How do business hotels become greener? Boston’s Seaport Hotel may have valuable insight

By Dian Hasan | October 8, 2009

Seaport Hotel Boston-Biodiesel Truck

Seaport Hotel Boston's Biodiesel Truck

As with everything in life, there’s real and imaginary, there are real people doing real work, and those who only talk about it. The same rule applies to businesses, it’s important to identify companies who are not only successful (read: profitable, and doing their share in creating employment and help move the economy) but are also doing good. This is nothing new, but today there’s an upward trend of “businesses with a heart”. And this is a positive mindset that is spreading across all industries, including Hospitality.

meetingspodcast-green-meetingsSo when it comes to the “hot” area of “being green”, or rather “becoming green” in hotels, many in the industry ask themselves the hard question: “How exactly do I do this? The area is so new, and we’re unsure whose standards/goals to aim for!”. There are of course a myriad of ways to become more responsible, for the sake of the environment, community, flora and fauna, etc. As there are as many professional consultants ready to teach you… and certify you… for a fee. The greatest challenge is to find which consultant.

Separating the wheat from the chaff is, after all, a very tedious process.

Therefore it’s a breath of fresh air to find Hotels that have already put all of this into action. And into such detail, it could serve as a template of the many different areas of the business where “going green resulting in a quantifiable difference” can be identified. The Seaport Hotel in Boston, is one shining example. Forbes Traveler publication named them one of America’s greenest hotels in 2008, and they’ve collected a few other awards. Enjoy the read (as appeared in Boston Seaport Hotel’s official Press Release).

Even big business hotels can take a green initiative and make a difference to their bottom line. Photo: Guest Room at Seaport Boston Hotel

Even big business hotels can take a green initiative and make a difference to their bottom line. Photo: Guest Room at Seaport Boston Hotel

The Seaport Hotel Green Initiative — Seaport Saves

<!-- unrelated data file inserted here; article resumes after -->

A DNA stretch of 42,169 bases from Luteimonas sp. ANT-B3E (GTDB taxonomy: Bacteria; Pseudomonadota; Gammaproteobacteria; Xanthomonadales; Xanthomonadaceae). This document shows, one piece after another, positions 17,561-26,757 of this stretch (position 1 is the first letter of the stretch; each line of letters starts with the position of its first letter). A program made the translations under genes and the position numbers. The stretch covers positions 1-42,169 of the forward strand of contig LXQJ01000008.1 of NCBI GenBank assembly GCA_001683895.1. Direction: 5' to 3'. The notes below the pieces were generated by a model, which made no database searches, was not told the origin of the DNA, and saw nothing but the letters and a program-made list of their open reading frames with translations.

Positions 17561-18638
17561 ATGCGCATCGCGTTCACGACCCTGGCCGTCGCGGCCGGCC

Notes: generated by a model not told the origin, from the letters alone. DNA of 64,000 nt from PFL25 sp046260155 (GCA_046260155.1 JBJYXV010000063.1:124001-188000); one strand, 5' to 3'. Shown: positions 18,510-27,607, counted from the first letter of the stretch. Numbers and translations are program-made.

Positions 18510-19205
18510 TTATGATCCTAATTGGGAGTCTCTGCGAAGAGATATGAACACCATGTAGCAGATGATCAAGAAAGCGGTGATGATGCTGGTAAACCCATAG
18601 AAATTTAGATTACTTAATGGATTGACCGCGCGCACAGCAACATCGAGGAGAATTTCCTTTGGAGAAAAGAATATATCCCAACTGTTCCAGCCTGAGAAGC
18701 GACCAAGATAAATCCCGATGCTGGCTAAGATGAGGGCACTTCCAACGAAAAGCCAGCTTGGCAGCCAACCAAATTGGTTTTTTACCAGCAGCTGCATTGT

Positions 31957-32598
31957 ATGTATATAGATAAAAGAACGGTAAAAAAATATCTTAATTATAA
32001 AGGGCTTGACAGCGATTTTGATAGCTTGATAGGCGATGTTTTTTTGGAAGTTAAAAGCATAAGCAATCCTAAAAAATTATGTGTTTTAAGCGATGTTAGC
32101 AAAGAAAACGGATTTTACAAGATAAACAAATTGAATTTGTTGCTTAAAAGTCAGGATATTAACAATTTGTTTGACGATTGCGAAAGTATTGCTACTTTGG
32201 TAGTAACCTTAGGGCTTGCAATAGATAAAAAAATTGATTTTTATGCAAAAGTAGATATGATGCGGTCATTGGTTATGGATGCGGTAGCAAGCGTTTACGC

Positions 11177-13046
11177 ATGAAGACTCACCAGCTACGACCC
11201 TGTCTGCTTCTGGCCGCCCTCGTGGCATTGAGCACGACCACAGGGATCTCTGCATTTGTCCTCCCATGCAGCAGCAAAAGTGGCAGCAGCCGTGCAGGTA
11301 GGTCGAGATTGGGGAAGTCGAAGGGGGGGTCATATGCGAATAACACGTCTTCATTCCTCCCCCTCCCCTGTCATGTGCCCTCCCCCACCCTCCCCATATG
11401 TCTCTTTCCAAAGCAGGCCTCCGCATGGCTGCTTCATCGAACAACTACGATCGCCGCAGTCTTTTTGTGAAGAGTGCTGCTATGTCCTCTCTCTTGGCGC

Seaport Saves is a groundbreaking environmental program dedicated to increasing sustainability and conservation throughout all aspects of the organization. This philosophy allows us to continually source and execute innovative ways to improve our operation in an environmentally responsible manner. We encourage our guests, team members, and vendors to embrace and practice an environmentally sensitive lifestyle as well. It is possible to coexist in a delicate balance with the natural world while providing world class service in a luxurious setting.

In the News

We are proud members of Boston Green Tourism and the Green Hotels Association. Seaport has joined the US EPA WasteWise Program, a voluntary program through which organizations eliminate costly municipal solid waste. WasteWise is a flexible program that allows partners to design their own waste reduction programs tailored to their needs.

Smoke-Free Since 1998
Seaport Boston prides itself on being one of the first hotels to offer guests a completely smoke- free environment.

Breathe Easy
The award-winning Seaport Hotel recently introduced four allergy-friendly rooms, in an effort to provide travelers with allergies or asthma peace of mind while visiting Seaport. Every surface within these guest rooms has been professionally treated to minimize irritants, contaminants and odors, allowing the rooms to be certified hypoallergenic and friendly to those with respiratory illnesses. The Seaport Hotel is the second property in Massachusetts to provide allergy-friendly rooms for guests sensitive to irritants.

Cleaning Green
Seaport uses cleaning fluids produced by an Electrolyzed water system. This system combines tap water, salt and electricity (both a positive and negative electrical charges) to create two cleaning products: a chemical-free sanitizer (hypochlorous acid) and a neutral cleaner (sodium hydroxide). These green cleaning fluids are currently used throughout Seaport.

Ozone Laundry
System Seaport recently installed the Ozone System, which uses high voltage electricity to split oxygen atoms (O2) into a highly unstable grouping of 3 oxygen atoms called “ozone gas.” This man- made chemical transformation also happens in nature and helps to clean the atmosphere of pollutants. When ozone gas is injected into a laundry wash cycle, it acts as a powerful oxidizing, cleaning, and bleaching agent.

Ozone gas is able to better penetrate fibers, allowing for use of less chemicals and providing a faster and more intense cleaning. This leads to reductions in wash cycles and will reduce the amount of chemicals, hot water, and electricity Seaport uses. Other added benefits include longer product life due to reduced washing cycles and therefore, reduced exposure to chemicals.